Leaving Henny Swan PH, left along road (Sudbury direction); in 100 m, left (‘Middleton only’). In ¼ mile, on right bend, left (875386; ‘bridleway’). In 300 m, by footbridge, right (875383, yellow arrow/YA) along field edge. In 300 m follow it to left; in 70m, right (872384) to meet St Edmund’s Way (868385). Right (YA). In 150 m, keep forward (‘Stour Valley Path’, YA) for 700 m to top of rise. Left on public byway (868393, red arrow) for ¾ mile to road by cottages (859385). Right to T-junction (858384); left for 500 m; by ‘Great Henny’ sign, left (858380) up Old Rectory drive (fingerpost). In 150 m, at gate, right (859380, ‘bridleway’) to road (861378). Left; in 400 m, pass side road (‘Church’); on next bend, right (fingerpost) down Fenn Farm drive. Keep right of house (864374; raucous dogs, but not unfriendly!), on downhill between hedges, past YA at bottom (ignore). Ahead for 250 m to T-junction of paths (863372). Left (blue arrow), on under 2 sets of power lines. Just before road at Twinstead church, left (862367, YA) on grassy track. At hedge end, on across field. In ¼ mile pass pylons; down slope, through bushes; left along hedge, through gap (870368). Right with hedge on right, round field edge to road (873369). Left; cross stream; in 100 m, right (873371), following field bank and power lines to Great Hickbush Farm. By farm hedge, left to drive (878371); left to road (874374). Right; round right bend; in 200 m, left (876377; fingerpost) across field to road (875382); right to Greathouse Farm and valley road (880382). Left to Henny Swan.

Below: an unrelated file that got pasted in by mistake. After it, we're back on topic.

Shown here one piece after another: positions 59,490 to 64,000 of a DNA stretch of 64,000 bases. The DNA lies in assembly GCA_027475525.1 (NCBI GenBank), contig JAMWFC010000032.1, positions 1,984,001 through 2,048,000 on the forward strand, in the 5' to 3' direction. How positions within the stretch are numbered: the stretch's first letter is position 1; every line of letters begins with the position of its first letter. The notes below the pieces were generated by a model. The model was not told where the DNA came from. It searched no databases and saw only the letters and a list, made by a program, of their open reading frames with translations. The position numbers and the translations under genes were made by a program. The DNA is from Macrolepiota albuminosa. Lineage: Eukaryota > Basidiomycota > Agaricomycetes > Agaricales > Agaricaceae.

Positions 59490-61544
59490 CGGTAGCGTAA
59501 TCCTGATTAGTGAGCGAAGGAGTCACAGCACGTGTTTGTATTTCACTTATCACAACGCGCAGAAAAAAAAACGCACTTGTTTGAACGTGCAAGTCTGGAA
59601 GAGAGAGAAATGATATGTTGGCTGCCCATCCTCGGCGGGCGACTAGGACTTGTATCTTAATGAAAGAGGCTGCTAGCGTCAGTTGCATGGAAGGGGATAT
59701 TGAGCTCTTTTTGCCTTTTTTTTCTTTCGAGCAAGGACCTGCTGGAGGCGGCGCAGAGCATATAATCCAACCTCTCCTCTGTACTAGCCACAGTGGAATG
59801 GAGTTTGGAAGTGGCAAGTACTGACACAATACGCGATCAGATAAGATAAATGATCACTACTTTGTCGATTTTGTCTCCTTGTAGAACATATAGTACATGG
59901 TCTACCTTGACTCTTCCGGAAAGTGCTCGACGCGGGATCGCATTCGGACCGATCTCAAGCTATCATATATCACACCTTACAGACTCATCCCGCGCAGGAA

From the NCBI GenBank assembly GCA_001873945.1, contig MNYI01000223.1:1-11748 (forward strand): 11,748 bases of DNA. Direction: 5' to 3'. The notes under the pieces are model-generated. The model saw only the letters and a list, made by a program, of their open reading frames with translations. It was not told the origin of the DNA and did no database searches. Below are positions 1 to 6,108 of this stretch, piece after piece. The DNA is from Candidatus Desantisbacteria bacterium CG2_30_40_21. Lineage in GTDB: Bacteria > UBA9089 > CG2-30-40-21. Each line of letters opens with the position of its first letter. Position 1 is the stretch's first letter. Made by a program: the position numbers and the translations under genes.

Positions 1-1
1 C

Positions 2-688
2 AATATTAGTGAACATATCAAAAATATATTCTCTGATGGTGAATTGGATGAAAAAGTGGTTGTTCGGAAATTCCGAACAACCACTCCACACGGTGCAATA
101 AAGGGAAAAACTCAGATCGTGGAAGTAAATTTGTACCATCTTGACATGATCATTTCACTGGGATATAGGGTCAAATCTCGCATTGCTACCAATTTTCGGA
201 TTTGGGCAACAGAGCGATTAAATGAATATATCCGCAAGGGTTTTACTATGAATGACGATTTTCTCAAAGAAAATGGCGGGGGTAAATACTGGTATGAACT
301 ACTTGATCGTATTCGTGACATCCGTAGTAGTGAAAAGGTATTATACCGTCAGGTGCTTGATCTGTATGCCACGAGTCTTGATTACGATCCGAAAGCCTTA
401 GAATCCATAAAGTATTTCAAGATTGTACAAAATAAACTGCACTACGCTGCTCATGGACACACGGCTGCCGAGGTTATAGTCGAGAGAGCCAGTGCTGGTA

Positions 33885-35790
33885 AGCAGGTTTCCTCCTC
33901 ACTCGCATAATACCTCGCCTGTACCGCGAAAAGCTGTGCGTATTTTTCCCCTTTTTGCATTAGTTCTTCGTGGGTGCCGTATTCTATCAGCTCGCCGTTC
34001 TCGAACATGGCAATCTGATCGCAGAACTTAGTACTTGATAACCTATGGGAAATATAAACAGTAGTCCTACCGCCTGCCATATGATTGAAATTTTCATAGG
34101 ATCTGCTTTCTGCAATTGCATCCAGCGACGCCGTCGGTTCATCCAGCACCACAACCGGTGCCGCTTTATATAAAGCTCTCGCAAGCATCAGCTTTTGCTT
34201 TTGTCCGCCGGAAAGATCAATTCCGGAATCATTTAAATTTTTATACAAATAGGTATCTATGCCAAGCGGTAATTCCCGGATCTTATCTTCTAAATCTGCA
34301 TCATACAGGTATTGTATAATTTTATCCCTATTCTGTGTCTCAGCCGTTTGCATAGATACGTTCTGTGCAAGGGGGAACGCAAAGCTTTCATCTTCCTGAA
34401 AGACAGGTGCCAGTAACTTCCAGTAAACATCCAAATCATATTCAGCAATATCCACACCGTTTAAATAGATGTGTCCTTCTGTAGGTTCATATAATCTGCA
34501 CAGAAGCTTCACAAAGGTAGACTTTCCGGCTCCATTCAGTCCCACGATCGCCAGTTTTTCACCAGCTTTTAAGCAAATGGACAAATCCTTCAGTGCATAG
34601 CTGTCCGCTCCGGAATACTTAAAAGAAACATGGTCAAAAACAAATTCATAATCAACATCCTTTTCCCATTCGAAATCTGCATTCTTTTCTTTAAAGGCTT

LUNCH: Henny Swan PH (01787-269238;